Women's employment is surging across the European Union - but why?

Women in the European Union are gaining on men in one important respect - employment. The gap between the share of men and women who work has narrowed dramatically over the past decade, including in countries with more traditional mindsets.

International Women's Day, celebrated this Friday, is an occasion to highlight where gender equality is still lagging.
But it can also illustrate women's gains - and one of the clearest examples is in employment.
The difference between the share of adult men and women who are working - known as the gender employment gap - has sharply narrowed across the European Union since 2005, the first year with full data available, according to the EU statistics agency Eurostat.
Moreover, it has happened in almost every EU member state, even though the bloc has wide disparities in gender norms, economic growth and social policies.
Many scholars point to long-term shifts in explaining this trend, from the rise in women's education levels to the transition from economies focused on heavy manufacturing to those based on services, where physical strength is not necessary.
A bigger debate concerns the effects of particular policies - such as parental leave and child care - that member states have adopted more recently.
Barbara Petrongolo, an economist at Queen Mary University and the Centre for Economic Performance in London, describes the convergence in rates over the past decade as a continuation of trends that started after World War II, notably in education, health and de-industrialization.
"A lot of the drivers bringing women into the workforce started decades ago," she says. "And in education, gender gaps have reversed."
The numbers show a rapidly changing workforce since the mid-2000s. In the 28-member EU, the gender employment gap narrowed from 15.9 per cent in 2005 to 11.5 in 2017, while the 19-member eurozone saw a bigger drop, from 17.3 per cent to 11.2 per cent.
Despite this convergence, those figures mask major differences among member states. The gap is far smaller in Scandinavia and the Baltic states - ranging between 4 to 6 per cent - while it stands close to 20 per cent in Greece and Italy.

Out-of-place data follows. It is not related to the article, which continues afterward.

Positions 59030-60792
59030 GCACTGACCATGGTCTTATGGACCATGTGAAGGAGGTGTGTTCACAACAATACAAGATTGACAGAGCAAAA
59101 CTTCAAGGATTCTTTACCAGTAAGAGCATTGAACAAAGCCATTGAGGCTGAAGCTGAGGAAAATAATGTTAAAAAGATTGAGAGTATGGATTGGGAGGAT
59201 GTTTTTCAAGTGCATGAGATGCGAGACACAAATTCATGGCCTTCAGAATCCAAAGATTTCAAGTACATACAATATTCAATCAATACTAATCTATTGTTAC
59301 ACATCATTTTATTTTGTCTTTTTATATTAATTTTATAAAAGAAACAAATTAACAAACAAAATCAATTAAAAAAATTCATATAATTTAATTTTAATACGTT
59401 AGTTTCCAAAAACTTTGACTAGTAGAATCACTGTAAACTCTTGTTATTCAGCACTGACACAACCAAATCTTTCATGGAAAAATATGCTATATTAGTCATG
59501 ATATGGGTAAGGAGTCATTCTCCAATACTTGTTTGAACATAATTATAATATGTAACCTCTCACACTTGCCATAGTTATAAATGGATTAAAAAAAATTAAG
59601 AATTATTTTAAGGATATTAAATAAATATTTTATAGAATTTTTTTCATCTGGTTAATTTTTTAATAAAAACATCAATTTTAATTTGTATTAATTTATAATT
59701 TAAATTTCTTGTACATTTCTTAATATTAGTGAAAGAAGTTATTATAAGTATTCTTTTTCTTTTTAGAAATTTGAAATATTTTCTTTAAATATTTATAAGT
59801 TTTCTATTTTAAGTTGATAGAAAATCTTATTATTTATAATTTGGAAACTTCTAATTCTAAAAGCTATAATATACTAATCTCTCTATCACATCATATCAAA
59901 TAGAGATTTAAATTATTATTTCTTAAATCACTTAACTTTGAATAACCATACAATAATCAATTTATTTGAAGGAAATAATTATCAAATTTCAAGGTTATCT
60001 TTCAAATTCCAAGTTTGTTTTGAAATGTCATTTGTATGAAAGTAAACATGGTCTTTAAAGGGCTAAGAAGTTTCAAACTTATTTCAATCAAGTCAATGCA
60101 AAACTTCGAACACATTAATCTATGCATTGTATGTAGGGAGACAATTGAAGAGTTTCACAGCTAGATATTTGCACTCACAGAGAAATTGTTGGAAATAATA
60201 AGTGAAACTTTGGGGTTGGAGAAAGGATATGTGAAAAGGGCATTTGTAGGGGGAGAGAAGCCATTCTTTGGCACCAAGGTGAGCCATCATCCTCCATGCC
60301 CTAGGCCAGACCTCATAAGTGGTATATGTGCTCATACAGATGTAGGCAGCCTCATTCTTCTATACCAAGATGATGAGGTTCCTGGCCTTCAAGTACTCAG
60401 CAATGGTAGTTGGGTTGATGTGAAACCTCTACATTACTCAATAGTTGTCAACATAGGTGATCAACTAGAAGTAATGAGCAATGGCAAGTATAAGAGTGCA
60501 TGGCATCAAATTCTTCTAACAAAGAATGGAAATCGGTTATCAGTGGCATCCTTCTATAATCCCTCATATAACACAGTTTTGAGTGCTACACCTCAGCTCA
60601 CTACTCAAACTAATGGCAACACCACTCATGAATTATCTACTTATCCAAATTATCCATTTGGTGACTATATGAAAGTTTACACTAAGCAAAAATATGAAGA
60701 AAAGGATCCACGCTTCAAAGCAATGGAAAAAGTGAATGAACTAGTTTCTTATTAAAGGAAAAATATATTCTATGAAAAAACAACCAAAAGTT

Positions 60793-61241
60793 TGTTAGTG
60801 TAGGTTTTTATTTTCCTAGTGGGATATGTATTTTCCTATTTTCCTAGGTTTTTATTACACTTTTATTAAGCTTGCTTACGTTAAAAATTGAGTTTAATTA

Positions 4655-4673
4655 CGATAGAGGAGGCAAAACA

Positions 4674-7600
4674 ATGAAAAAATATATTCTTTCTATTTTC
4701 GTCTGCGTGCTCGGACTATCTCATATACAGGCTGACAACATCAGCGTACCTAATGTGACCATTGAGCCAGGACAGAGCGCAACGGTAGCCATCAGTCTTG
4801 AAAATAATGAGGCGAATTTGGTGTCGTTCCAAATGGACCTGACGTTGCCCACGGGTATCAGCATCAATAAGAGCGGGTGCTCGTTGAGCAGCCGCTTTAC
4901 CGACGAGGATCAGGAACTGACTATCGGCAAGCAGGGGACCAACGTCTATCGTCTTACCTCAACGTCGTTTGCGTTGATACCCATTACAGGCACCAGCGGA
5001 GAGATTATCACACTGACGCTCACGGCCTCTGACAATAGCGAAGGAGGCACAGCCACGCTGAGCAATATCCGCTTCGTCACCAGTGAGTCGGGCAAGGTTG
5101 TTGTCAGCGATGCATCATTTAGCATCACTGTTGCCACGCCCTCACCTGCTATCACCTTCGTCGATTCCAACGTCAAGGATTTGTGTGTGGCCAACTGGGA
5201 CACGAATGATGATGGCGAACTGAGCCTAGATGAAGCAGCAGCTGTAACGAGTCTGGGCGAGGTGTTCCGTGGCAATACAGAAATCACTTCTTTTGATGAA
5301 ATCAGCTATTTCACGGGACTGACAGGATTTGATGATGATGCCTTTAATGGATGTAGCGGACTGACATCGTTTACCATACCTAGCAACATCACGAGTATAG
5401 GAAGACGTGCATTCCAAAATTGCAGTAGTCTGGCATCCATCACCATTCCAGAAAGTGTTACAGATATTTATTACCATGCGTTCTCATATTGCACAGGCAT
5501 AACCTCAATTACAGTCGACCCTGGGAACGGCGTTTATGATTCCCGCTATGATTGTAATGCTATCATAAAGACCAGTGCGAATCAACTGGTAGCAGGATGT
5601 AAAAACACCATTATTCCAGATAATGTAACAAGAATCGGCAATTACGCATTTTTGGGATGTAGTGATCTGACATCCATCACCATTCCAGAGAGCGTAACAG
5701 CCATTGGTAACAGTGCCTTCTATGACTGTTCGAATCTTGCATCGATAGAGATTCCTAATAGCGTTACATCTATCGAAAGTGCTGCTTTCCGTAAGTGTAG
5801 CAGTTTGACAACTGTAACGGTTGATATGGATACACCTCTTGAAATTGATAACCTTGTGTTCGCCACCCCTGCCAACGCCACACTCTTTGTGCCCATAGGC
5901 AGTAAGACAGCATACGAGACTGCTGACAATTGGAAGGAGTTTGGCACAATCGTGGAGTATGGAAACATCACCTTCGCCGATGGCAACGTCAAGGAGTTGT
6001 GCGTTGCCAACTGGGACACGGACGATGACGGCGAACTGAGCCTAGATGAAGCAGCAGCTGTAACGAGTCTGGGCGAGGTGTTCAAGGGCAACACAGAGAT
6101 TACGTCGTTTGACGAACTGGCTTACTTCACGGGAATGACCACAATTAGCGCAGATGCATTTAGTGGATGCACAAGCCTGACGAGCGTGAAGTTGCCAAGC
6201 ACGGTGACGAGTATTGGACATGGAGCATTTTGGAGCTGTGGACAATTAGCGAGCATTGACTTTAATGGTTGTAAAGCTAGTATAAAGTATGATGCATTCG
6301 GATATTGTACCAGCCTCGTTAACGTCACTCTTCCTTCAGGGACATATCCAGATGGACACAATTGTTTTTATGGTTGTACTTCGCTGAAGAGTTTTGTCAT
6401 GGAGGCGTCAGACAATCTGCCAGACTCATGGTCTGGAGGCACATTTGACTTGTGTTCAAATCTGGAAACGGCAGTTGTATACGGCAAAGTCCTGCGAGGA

However, the EU's southern members have also seen the most dramatic catch-up, in some cases by 10 percentage points or more. Similarly, the gap in Ireland shrank by more than 8 percentage points.
Hungary, by contrast, is the only EU member state where the share of women working has dropped relative to men, widening the gap from 13.6 per cent to 15.3 per cent.
Petrongolo sees the rise in women's educational levels as a key driver behind their surging numbers in the workforce. Also important is that advanced economies have moved away from manufacturing and towards services, "which has a very gender-specific effect."
Advances in technology - including in time-saving home appliances - are another reason, she notes.
By contrast, the evolution of gender roles "has been much more gradual than these other changes," she says. "And these still vary a lot across Europe."
The dramatic convergence in employment rates in some of Europe's more traditional countries is driven by the same reasons as elsewhere, she says. However, she adds, they started from a point where relatively few women were working.
The financial crises that hit several EU states especially hard may have played a role as well, says Emma Tominey, an economist at the University of York in Britain.
The severe credit crunch in those countries, including Spain and Greece, meant that many men stopped working - reducing their share in the workforce.
According to the Organisation for Economic Cooperation and Development (OECD), this drop-off was far more pronounced for men than for women. After the crisis, women made up a higher share of the workforce.
In the EU and beyond, debate continues over how effective government family policies can be.
Petrongolo and economist Claudia Olivetti of Boston College in the US have researched the impact of such measures, finding that public spending on day care and early childhood education was more effective than paid leave in lifting women's workforce participation.
An OECD study looking at 18 countries similarly found that subsidized day care was one of several factors boosting the increase in women working.
Numerous studies show paid leave, by contrast, as having a lesser effect. But Tominey notes that it has the potential to be more powerful when fathers use it.
"When dads do take the leave, childcare tends to be shared more equally across the two parents once they return to work," she says. "The policy challenges social norms regarding gender roles of parenting."

Thursday, March 7th 2019
By Helen Fessenden,

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